“This opinion is hostile to the notion of MERS as nominee and could lead to problems for it in foreclosing. The entire structure of MERS as a recorded nominee could collapse in Kansas, and that could lead to a patch-up job where they would have to run around and re-record the mortgages.”
-Patrick A. Randolph, a law professor at the University of Missouri, Kansas City
Talk about burying the lead: Gretchen Morgenson does a nice job today explaining the MERS situation, tho the best stuff in the article is at the end. The quote above is literally the 2nd to last paragraph in the column.
The following excerpt is also buried:
“For centuries, when a property changed hands, the transaction was submitted to county clerks who recorded it and filed it away. These records ensured that the history of a property’s ownership was complete and that the priority of multiple liens placed on the property — a mortgage and a home equity loan, for example — was accurate.
During the mortgage lending spree, however, home loans changed hands constantly. Those that ended up packaged inside of mortgage pools, for instance, were often involved in a dizzying series of transactions.
To avoid the costs and complexity of tracking all these exchanges, Fannie Mae, Freddie Mac and the mortgage industry set up MERS to record loan assignments electronically. This company didn’t own the mortgages it registered, but it was listed in public records either as a nominee for the actual owner of the note or as the original mortgage holder . . .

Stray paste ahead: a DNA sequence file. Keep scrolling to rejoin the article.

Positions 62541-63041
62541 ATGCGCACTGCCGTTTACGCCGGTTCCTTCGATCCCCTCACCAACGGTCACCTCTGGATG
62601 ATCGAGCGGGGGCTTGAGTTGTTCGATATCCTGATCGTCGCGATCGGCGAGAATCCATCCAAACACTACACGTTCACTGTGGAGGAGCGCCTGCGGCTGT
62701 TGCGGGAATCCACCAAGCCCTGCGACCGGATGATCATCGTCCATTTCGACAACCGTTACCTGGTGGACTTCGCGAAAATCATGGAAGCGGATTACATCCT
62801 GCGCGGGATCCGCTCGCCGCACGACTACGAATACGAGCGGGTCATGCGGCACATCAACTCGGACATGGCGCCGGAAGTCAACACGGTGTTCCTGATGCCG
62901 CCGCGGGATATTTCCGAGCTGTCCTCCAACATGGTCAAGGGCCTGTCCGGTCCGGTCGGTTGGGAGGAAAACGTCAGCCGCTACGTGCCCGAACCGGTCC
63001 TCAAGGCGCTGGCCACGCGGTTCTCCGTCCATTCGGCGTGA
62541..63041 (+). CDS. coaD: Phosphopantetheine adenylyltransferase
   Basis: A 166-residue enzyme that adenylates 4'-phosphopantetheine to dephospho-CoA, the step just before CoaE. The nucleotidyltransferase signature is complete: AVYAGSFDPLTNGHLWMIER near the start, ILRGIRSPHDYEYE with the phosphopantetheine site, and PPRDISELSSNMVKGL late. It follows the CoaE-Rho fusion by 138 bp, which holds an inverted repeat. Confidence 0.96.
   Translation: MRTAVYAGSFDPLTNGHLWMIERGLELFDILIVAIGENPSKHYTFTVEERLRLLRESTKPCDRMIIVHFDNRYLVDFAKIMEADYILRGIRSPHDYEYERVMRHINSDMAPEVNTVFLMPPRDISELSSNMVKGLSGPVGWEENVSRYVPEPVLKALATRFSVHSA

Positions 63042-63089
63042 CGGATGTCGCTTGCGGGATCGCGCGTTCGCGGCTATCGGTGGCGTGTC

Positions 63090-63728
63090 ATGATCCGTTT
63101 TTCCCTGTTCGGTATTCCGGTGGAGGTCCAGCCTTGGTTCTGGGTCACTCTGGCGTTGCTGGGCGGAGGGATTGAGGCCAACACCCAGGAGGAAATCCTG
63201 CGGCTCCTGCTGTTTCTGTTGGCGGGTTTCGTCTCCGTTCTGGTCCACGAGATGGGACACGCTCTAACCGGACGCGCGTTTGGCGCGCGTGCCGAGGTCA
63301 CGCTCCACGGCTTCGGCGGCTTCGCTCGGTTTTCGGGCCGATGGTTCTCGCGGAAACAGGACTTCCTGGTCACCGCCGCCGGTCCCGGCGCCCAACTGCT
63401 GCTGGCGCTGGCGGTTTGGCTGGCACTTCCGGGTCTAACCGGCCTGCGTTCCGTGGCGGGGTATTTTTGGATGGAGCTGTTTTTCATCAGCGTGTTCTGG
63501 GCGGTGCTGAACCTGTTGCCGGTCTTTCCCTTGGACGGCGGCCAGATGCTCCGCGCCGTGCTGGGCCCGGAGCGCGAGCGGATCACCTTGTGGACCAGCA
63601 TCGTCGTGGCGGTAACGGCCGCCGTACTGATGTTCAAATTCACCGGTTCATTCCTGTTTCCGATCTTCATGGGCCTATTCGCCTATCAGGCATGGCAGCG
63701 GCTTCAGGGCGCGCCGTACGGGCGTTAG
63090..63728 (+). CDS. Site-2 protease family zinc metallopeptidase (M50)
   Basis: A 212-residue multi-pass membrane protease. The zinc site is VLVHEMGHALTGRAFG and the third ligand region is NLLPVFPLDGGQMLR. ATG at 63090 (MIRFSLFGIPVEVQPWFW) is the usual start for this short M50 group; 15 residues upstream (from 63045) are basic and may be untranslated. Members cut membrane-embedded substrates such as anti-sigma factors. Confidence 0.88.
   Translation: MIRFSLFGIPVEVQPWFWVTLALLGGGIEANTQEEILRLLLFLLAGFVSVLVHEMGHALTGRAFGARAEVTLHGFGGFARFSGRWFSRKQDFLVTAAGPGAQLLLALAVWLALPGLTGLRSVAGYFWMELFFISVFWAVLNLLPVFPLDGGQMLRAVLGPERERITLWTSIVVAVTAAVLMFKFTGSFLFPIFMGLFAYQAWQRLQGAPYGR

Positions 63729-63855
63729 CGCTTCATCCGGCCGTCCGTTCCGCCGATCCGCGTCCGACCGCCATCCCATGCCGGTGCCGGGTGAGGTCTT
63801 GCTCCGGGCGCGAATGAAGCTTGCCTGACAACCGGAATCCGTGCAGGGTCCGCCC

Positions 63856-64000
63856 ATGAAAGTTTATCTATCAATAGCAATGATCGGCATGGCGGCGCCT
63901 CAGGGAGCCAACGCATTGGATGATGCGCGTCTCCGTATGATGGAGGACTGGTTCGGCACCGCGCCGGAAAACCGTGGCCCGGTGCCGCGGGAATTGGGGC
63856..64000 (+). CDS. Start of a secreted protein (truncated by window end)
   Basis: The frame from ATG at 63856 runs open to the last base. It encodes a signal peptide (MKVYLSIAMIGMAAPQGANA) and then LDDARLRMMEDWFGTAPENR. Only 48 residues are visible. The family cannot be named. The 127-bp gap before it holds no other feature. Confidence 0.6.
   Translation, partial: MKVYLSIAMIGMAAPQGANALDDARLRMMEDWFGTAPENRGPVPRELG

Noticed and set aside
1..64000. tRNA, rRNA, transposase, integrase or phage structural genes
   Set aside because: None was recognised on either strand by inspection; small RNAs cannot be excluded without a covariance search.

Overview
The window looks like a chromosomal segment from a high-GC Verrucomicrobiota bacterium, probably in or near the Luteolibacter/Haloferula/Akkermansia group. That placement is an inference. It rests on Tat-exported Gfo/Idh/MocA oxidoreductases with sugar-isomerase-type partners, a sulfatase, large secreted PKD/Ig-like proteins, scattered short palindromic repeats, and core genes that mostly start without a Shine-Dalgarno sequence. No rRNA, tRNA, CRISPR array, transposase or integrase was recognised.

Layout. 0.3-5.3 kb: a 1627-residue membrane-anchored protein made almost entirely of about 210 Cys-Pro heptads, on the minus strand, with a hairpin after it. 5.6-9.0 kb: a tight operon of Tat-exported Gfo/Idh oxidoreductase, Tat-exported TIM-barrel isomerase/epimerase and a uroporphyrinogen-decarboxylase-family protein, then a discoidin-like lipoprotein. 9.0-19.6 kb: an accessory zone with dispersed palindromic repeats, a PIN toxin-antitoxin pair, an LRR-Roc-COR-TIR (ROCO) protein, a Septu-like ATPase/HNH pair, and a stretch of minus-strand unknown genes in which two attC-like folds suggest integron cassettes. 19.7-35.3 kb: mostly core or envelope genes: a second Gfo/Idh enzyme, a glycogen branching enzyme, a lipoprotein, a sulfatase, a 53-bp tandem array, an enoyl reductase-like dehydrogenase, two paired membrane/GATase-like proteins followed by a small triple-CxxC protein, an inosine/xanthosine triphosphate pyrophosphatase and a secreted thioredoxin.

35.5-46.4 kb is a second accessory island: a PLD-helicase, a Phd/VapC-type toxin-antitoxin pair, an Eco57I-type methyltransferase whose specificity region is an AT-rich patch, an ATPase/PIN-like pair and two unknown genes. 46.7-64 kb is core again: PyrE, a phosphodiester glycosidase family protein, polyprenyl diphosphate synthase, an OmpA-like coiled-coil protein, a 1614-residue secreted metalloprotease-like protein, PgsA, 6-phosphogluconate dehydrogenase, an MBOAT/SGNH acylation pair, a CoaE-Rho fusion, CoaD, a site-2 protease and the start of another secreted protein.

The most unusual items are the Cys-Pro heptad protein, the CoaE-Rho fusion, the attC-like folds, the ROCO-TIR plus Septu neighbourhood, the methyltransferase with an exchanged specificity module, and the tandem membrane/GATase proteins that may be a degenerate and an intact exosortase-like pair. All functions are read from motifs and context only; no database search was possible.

As long as real estate prices rose, this system ran smoothly. When that trajectory stopped, however, foreclosures brought against delinquent borrowers began flooding the nation’s courts. MERS filed many of them . . .
As cases filed by MERS grew, lawyers representing troubled borrowers began questioning how an electronic registry with no ownership claims had the right to evict people. April Charney, a consumer lawyer at Jacksonville Area Legal Aid in Florida, was among the first to argue that MERS, which didn’t own the note or the mortgage, could not move against a borrower.Initially, judges rejected those arguments and allowed MERS foreclosures to proceed. Recently, however, MERS has begun losing some cases, and the Kansas ruling is a pivotal loss, experts say. While the matter before the Kansas Supreme Court didn’t involve an action that MERS took against a borrower, the registry’s legal standing is still central to the ruling.”
That’s a nice explaination for the layperson.
Mortgage Electronic Registration Systems Loses Legal Shield (September 23rd, 2009)
The Mortgage Machine Backfires
NYT, September 26, 2009